Topped with garlic, cheese, cilantro, queso, scallions, and ghost pepper cheese, the tater tots were rich with a slight spice while still maintaining their crunch. I couldn't stop eating them. I may have spoiled my appetite for the burger.

FullSizeRender (3)And then there was the Topper Price burger. Highlights include the lemon aioli, 1/2 pound patty, and crisp veggies. It's rich and satisfying, and even though I ate a very early lunch, I didn't get hungry between then and dinner.

Adam and I will be coming back for brunch. Prices are extremely reasonable on their regular menu, and they had chicken posted waffles as their brunch special -- one of our favorites.

Check out the Birmingham Restaurant Week website and James Martin's blog The Sipologist for more Restaurant Week coverage. 

Restaurant Week is here!

The BRW Preview Party sold out! Last night, I was so excited for the start of Birmingham Restaurant Week that I had a bit of trouble sleeping. This year, I'm one of the two bloggers burdened with the glorious purpose of covering as many participating restaurants as possible.

Over the next 10 days, I get to eat a lot of fantastic food. Restaurants all over the city are offering prix fixée menus for $10, $15, $20, or $30 for lunch and/or dinner. A bargain and a great meal? Yes please!

I also get the chance to experience and chronicle my service industry friends' work. As much as I will enjoy doing it, I'm also a bit nervous about making sure that the descriptions of what they're doing are accurate and fully represent their work. No pressure, right?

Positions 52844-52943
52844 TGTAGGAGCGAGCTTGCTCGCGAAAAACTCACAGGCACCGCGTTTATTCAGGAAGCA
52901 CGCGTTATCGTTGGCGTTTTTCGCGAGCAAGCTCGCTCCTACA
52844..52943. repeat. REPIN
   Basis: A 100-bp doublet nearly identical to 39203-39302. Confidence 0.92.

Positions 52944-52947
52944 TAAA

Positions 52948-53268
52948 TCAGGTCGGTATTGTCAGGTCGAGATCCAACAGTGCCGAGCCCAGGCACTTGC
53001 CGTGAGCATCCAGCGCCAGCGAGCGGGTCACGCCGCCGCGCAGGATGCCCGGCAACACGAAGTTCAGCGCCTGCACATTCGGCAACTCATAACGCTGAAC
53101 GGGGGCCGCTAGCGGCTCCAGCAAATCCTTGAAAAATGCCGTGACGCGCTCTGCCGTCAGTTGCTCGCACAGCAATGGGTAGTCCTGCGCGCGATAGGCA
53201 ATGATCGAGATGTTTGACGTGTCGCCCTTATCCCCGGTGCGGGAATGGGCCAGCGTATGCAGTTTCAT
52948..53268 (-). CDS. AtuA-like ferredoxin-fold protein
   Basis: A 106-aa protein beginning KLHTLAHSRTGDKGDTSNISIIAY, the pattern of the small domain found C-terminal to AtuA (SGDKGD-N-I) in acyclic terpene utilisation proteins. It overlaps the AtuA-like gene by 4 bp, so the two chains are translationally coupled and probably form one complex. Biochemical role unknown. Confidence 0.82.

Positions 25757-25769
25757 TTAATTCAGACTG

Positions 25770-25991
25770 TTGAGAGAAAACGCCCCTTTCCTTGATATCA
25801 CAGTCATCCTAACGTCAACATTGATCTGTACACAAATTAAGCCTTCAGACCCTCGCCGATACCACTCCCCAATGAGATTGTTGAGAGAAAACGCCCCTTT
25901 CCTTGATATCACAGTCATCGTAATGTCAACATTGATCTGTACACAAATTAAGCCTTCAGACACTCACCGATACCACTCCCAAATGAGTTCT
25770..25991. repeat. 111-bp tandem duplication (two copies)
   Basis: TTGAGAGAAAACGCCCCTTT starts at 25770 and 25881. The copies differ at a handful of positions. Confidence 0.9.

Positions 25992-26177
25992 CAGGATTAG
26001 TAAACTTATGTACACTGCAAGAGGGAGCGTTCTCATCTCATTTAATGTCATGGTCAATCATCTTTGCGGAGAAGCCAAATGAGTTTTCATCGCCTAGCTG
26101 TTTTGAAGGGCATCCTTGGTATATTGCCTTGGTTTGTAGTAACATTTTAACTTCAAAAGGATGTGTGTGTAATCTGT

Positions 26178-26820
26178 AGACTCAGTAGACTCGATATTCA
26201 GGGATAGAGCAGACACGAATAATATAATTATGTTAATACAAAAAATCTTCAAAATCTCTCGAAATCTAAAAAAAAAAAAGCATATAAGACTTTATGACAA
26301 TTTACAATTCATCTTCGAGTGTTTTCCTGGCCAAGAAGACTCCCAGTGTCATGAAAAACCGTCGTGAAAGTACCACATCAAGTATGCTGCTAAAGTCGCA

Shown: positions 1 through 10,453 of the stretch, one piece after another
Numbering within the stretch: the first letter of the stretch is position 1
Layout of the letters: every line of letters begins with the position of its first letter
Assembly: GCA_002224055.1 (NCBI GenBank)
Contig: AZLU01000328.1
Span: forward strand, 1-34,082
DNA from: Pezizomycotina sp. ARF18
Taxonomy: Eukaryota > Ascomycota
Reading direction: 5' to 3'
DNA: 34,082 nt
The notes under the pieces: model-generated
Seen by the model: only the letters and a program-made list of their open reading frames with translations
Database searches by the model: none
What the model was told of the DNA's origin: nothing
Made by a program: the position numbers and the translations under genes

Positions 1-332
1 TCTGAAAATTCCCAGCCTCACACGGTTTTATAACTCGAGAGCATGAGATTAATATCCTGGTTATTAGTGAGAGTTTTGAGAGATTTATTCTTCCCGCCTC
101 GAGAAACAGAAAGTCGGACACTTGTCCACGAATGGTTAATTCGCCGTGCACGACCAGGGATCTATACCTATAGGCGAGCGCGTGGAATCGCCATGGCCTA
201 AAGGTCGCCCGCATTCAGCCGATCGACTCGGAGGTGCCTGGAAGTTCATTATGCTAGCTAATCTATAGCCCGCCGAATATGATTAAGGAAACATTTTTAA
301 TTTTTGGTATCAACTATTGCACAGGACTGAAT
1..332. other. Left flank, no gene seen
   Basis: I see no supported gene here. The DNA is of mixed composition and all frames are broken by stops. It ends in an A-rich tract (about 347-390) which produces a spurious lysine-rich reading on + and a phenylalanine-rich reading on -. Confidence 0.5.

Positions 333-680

Today, I visited BYOB for lunch and will be headed to Satterfield's for dinner. Before Restaurant Week, I hadn't eaten at either, so it'll be a great chance to try new things. On the 12th (A.K.A. last Wednesday), the Summit Club hosted the sold out Birmingham Restaurant Week Preview Party. Some of the highlights are included below, but I didn't take pictures of all of the tasty food I ate at the event.

Rusty's Bar-B-Que's ribs: amazingly tender ribs with their tangy, slightly sweet vinegar sauce. Also sampled: their sweet, spicy, and white sauces.

Rusty's Bar-B-Q's ribs: amazingly tender ribs with their tangy, slightly sweet vinegar sauce. Also sampled: their sweet, spicy, and white sauces.

Dixie Fish Co. brought a Piña Colada Cake. Their chef, Rick Trent III (or BB, as I know him), wanted something that "tasted like summer."

Dixie Fish Co. brought a Piña Colada Cake. Their chef, Rick Trent III (or BB, as I know him), wanted something that "tasted like summer."


Slice's bites: thinly sliced watermelon radishes topped with goat cheese, candied pecans (I think), and greens.

The Pantry by Stone Hollow Farmstead brought their A-game with ginger snaps topped with chocolate chevre and candied lemon rind (right) and flatbread topped with soft cheese, caramelized onions, and local tomatoes (left).

The Pantry by Stone Hollow Farmstead brought their A-game with ginger snaps topped with chocolate chevre and candied lemon rind (right) and flatbread topped with soft cheese, caramelized onions, and local tomatoes (left).

Regretfully not pictured: a delicious Krispy Kreme bread pudding from a source I will have to track down and some spicy authentic Thai food.